Many Australians are experiencing rising household debt and this is having an impact on their happiness and that of their families. Mortgage repayments make up a significant proportion of household debt in Australia. But what happens if the value of the home drops below the mortgage debt?
There are options available to people who find that over time they can no longer afford their mortgage repayments, due to changes in personal circumstances or a change in the value of their home. Here we explain your options…..but first here are some facts and figures:
In Australia, the gross national debt of households, governments and business has almost doubled since 2005. Consumer debt is now at nearly $1.6 trillion and business debt at about $800 billion.
The Reserve Bank of Australia (RBA) Financial Stability Review (FSR) contains data on household debt levels and preferences for servicing that debt. The March 2013 FSR shows that overall debt levels, at 148% of disposable incomes, remain near historical highs. While lower interest rates in recent years have made this debt easier to service, an increasing level of household income is being used to service debt.
The RBA’s Total Household Debt to Disposable Income ratio shows total household debt (usually mortgage repayments, credit cards, personal and car loans) as a percentage of annual income after tax for Australian households.
According to the RBA’s records, in 1977, households had average debt at about one-third of a yearly disposable income. By 1990, that figure had risen to nearly half a yearly disposable income and today total household debt in Australia is almost one-and-a-half times annual disposable income.
In data released by the RBA in May 2013, while the level of household debt stopped growing during the global financial crisis, the total value of debt in households has only marginally reduced since a high in 2007. In general, household debt is currently close to 150% of household annual income. This means that although household debts are not growing, the ratio of debt to income is not changing either.
National statistics suggest that the approaching retirement of a large section of the community (the Baby Boomers) and the recent global financial crises have impacted on Australians’ acceptance of debt levels. In recent times, more Australians have begun to live within their means and savings levels have increased and this is a positive sign.
However with house prices as they have been to date it is not surprising that for many, mortgage repayments are the most significant proportion of debt, currently comprising 133% of annual disposable income.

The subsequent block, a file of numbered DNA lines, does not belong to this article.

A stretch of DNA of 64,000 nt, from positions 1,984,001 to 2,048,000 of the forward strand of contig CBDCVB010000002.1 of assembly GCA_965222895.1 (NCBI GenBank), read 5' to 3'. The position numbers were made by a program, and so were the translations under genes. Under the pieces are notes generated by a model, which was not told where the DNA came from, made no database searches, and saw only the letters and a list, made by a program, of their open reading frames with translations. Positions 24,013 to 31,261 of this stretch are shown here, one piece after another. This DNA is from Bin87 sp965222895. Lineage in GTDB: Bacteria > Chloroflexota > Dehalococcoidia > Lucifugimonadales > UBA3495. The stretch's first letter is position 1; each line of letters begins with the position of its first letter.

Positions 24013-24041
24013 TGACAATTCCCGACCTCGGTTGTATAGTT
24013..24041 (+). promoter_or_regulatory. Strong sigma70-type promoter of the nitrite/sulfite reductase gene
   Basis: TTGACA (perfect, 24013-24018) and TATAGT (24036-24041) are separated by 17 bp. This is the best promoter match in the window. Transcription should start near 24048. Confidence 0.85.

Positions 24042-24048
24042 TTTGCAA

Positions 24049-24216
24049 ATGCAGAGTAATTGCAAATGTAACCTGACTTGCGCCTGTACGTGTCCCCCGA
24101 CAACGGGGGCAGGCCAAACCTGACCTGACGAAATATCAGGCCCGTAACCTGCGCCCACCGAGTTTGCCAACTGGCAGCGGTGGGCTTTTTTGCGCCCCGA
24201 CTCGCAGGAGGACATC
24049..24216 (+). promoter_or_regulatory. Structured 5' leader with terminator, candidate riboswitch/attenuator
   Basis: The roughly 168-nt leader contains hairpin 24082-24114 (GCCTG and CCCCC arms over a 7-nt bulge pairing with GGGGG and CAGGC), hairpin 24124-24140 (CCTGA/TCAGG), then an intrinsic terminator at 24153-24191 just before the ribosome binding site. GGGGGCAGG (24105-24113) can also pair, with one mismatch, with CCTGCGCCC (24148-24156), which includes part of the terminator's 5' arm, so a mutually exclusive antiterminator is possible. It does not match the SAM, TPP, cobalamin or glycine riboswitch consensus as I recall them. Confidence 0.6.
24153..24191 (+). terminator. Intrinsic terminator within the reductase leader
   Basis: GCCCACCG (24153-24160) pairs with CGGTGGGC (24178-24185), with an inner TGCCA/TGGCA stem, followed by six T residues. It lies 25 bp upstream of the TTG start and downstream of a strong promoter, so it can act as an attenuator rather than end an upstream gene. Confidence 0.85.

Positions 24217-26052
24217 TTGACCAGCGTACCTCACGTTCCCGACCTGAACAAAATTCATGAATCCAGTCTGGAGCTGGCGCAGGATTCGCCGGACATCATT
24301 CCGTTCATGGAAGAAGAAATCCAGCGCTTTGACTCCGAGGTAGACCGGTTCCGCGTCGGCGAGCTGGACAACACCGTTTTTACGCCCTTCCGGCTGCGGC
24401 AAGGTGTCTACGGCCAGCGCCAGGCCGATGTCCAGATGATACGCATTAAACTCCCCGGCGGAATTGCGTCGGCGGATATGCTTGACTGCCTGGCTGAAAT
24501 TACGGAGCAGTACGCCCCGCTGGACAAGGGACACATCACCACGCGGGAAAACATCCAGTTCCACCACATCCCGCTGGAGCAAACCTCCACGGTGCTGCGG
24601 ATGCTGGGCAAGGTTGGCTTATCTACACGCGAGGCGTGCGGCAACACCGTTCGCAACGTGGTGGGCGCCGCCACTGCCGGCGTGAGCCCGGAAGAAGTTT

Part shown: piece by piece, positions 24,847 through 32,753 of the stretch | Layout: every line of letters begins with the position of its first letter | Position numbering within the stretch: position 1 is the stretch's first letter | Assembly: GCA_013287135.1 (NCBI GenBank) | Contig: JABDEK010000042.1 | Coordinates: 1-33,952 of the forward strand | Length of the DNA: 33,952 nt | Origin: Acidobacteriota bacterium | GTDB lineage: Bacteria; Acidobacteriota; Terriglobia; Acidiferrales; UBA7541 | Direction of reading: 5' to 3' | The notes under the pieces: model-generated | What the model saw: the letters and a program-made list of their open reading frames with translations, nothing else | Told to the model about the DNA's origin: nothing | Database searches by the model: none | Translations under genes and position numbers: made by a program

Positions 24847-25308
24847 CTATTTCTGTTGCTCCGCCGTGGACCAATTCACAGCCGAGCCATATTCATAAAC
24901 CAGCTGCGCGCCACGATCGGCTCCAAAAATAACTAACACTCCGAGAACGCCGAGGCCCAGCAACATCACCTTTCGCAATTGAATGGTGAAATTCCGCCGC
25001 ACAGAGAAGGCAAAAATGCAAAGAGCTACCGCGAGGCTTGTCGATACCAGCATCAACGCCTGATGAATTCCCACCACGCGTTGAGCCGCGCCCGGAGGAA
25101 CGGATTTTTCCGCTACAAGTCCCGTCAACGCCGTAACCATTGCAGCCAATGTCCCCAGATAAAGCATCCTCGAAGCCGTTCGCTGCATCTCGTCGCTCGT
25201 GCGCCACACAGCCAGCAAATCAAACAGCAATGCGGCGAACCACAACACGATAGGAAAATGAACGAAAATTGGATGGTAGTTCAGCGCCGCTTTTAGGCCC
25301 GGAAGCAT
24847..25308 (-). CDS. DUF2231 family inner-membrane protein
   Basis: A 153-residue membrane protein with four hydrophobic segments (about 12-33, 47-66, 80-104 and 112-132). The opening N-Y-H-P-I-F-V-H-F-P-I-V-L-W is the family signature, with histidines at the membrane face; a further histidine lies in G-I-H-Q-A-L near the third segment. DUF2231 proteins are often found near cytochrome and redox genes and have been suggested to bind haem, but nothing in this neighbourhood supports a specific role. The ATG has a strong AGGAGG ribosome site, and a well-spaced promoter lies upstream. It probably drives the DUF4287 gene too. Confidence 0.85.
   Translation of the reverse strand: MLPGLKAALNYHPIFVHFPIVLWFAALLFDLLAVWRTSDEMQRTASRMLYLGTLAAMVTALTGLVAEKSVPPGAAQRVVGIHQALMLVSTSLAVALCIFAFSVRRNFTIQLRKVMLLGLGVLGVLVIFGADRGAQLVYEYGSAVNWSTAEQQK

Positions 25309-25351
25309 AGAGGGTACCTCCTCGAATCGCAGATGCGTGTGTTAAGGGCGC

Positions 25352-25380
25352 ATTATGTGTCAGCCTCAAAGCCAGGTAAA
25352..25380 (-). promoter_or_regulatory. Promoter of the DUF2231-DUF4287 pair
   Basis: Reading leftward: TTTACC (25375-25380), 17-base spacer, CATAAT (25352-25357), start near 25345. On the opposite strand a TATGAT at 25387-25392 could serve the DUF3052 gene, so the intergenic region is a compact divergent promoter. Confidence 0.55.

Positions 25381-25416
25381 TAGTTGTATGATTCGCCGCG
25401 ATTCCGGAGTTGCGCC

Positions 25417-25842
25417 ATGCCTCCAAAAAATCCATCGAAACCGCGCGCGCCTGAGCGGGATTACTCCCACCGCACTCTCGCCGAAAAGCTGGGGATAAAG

The RBA has highlighted that the increase in household debt has been accompanied by an increase in financial assets held by households. Therefore despite the large debt holdings there is the capacity to support this debt. While the total wealth of households has risen in recent times this is mainly related to the financial assets, mostly real estate, held by households gaining in value.
Lenders recommend that mortgage repayments should be no more than 35% of the gross income. This should leave enough to cover living costs and a buffer, should individual circumstances change. But many households have mortgage repayments higher than recommended. High debt levels make a household more sensitive to changes in individual and economic circumstances, such as a reduction in working hours or an increase in interest rates.
With current household debts levels so high, it is possible that many will find themselves in difficulty with changes in economic conditions. Moreover, if the increase in financial assets held by households has been largely driven by the increase in house prices over the past decade or so, the value of such assets will be significantly reduced if house prices go down. Additionally, the high level of mortgage debt leaves households more vulnerable should unemployment or underemployment occur.
The International Monetary Fund prepared a report that warned that in the wake of the ‘Great Recession’ in 2009 if high levels of debt are followed by a downturn in house prices, this will result in an even greater reduction in economic growth and therefore an increase in unemployment. Such a downturn in house prices has already been experienced in the US, Ireland and the UK.
While Australian real estate prices have generally been in the doldrums for the last few years, some economists are reporting that house prices will fall in the later part of 2013 and 2014. This may leave a growing number of households paying large mortgage repayments on an asset that is diminishing in value.
The first course of action for people unable to pay their mortgage would likely be to sell the home to pay off the debt. But what if the value of the home is reduced and the sale will not cover the debts? If this is you, then obviously talking to your credit provider is a first step.
However, if you find yourself in the situation where you are unable to service your debt, there are a number of options available to address the situation; all of which have consequences.
When you find yourself experiencing overwhelming or unmanageable debt, it is worth talking to a debt administrator about the options that are suitable to your circumstances. Debt Agreement Solutions have helped thousands of Australian get their lives back from debt, and will help you to do the same.
For more information go to Debt Agreement Solutions or call on 1300 653 962